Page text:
Culture Wars/Current Controversies

History As End: 1619, 1776, and the Politics of the Past

This is a damn good article. I think there are a number of things going on here that nearly all commentators miss. As the Thomas Piketty study recently pointed out, the “culture war” is primarily between the different factions of the elite: the traditional business/military sectors vs the rising elites in high tech industries, the professional/managerial sectors, etc. It has always seemed to me that these sectors weaponize culture war issues as a means of building constituencies for their own side. Also, given that class divisions are at a 100 year high, ruling class sectors use the culture war to distract from class issues by making everything just about race, gender, etc. Lastly, and this theory is obviously more esoteric and controversial, it seems to be that sectors of the elite are developing a kind of “progressive fascism” as an endgame or at least a Plan B.

The Marxist interpretation of fascism is that it is merely the strong arm of capitalism, which capitalism turns to when threatened by the left. That’s a serious oversimplification, but it’s true capitalist classes will make common cause with fascists and other right-wing authoritarians when necessary as a means of preventing challenges to class power. Traditionally, fascism and/or right-wing authoritarians have used right-wing tropes/shibboleths like “Faith, Family, and Country” or “Duty, Order, and Obedience’ as their ideological superstructure. But it’s entirely possible and more clever to create an authoritarian ideological framework with a progressive gloss. Stalinist regimes did this to some degree, as did the French revolutionaries and other similar regimes.

For some time I’ve noticed that our ruling class seems to be building a regime where class divisions are actually widening, the military remains as expensive and expansive as even, the police state is strengthened, the Kafkaesque bureaucracy continues to expand, etc. but where the ideological framework that is used is one that adopts “progressive” symbolism and rhetoric. For instance, I suspect that “defund the police” is going to be used to create a “woke” national police force eventually, ostensibly in the name of replacing local police departments full of untrained racist yokels. The Green New Deal is just about expanding corporate welfare for politically connected green industries. The Left will point out how the ruling class and/or right-wing will weaponize racism as a means of undermining class politics and strengthening state power, but it’s possible to use anti-racism for the same purpose. Why would Twitter be giving millions of dollars to someone like Ibram X. Kendi? It seems there is an end game here.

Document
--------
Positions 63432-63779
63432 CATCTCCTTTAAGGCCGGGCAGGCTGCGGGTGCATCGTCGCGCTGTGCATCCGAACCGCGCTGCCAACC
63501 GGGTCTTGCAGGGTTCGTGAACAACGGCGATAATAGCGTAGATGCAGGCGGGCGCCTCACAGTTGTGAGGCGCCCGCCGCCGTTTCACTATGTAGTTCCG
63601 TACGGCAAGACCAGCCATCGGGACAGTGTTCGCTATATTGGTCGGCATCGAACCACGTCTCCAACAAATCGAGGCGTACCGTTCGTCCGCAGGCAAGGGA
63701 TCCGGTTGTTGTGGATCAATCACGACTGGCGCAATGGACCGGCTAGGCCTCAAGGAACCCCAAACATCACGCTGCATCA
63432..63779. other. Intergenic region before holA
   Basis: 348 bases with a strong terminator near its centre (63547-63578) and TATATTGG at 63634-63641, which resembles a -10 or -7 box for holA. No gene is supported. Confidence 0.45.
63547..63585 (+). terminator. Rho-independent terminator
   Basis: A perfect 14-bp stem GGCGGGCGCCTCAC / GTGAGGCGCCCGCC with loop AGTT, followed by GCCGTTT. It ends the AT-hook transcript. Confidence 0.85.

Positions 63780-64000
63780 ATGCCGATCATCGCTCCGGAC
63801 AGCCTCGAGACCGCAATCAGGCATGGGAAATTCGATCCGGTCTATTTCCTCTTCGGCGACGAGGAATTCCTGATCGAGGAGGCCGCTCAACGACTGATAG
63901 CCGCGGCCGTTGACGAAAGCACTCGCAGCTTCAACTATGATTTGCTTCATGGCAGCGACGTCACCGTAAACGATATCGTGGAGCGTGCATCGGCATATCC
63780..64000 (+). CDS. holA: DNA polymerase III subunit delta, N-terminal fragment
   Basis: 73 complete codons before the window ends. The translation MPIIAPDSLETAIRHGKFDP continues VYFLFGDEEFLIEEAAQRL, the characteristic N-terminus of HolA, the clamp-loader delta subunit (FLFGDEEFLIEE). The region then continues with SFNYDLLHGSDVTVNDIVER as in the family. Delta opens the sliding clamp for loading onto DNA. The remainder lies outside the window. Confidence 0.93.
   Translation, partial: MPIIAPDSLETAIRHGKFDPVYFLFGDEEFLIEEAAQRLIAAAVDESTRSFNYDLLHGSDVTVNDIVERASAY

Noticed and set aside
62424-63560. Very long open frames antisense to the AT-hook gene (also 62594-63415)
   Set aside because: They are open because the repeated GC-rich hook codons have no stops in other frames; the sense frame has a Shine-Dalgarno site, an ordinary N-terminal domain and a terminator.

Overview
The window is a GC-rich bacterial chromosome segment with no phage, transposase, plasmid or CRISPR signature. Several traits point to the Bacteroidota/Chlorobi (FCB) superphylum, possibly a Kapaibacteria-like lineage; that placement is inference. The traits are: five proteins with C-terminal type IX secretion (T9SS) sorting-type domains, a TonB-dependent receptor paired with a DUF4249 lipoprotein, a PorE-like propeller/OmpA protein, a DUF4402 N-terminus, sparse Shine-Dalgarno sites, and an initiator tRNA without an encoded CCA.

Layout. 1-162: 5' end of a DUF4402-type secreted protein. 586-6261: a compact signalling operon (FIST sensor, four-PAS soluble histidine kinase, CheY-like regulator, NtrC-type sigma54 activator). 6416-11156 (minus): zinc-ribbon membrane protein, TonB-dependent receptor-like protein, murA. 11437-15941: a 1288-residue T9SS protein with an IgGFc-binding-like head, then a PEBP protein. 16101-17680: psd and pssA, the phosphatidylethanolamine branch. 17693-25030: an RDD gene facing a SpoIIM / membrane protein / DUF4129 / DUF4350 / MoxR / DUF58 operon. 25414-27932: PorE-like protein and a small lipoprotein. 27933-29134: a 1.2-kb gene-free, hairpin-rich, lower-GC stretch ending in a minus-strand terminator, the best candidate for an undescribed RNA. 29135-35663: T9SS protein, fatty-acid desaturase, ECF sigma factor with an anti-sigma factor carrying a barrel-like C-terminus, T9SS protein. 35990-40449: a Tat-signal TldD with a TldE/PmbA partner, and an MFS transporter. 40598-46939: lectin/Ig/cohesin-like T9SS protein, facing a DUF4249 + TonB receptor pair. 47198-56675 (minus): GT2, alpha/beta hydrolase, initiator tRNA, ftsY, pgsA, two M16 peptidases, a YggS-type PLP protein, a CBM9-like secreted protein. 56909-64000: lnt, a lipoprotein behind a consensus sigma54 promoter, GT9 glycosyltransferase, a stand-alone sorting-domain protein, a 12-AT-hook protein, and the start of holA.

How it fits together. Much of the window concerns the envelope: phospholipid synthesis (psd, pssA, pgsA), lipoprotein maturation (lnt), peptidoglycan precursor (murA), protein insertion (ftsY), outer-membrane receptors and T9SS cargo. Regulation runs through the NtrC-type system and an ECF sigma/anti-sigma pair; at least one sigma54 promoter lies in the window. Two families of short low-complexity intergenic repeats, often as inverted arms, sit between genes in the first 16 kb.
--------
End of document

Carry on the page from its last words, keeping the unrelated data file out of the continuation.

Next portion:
By Matthew Karp, Harper’s

Last spring, 155 years after the fall of Richmond, the Confederate capital surrendered again. In April 1865, the capitulation was swift and almost outlandishly theatrical: after learning that Robert E. Lee’s army had withdrawn from nearby Petersburg, the Confederate president, Jefferson Davis, and his military guard escaped south under cover of darkness, setting half the city on fire as they fled. Early the next morning, the first Union troops arrived. As Richmond’s black residents celebrated in the streets—joined by more than a few poor whites—the black soldiers at the head of the Union column worked to put out the flames. The embers of a regime dedicated to preserving African slavery were extinguished by hundreds of former slaves. The occupying forces then marched to Davis’s executive mansion and commandeered it as their headquarters.

The second fall of Richmond was hardly kinder to the Confederate president. In June of last year, Davis’s eight-foot bronze likeness, which had presided over the city’s Monument Avenue for more than a century, was torn from its pedestal and dumped into the street—his face nullified with black paint, his overcoat spiked with pink and yellow, and his outstretched hand now reaching upward as if making a forlorn appeal to the heavens. In the weeks that followed, Stonewall Jackson, J.E.B. Stuart, and Matthew Maury, Davis’s bronze company on Monument Avenue—the so-called Champs-Élysées of the South—were likewise eliminated from view, but they at least enjoyed the honor of an official state removal. Davis, their chief, received no such courtesy: protesters tied ropes around his legs and dragged him to the ground with what news reports described as “a tiny sedan.”


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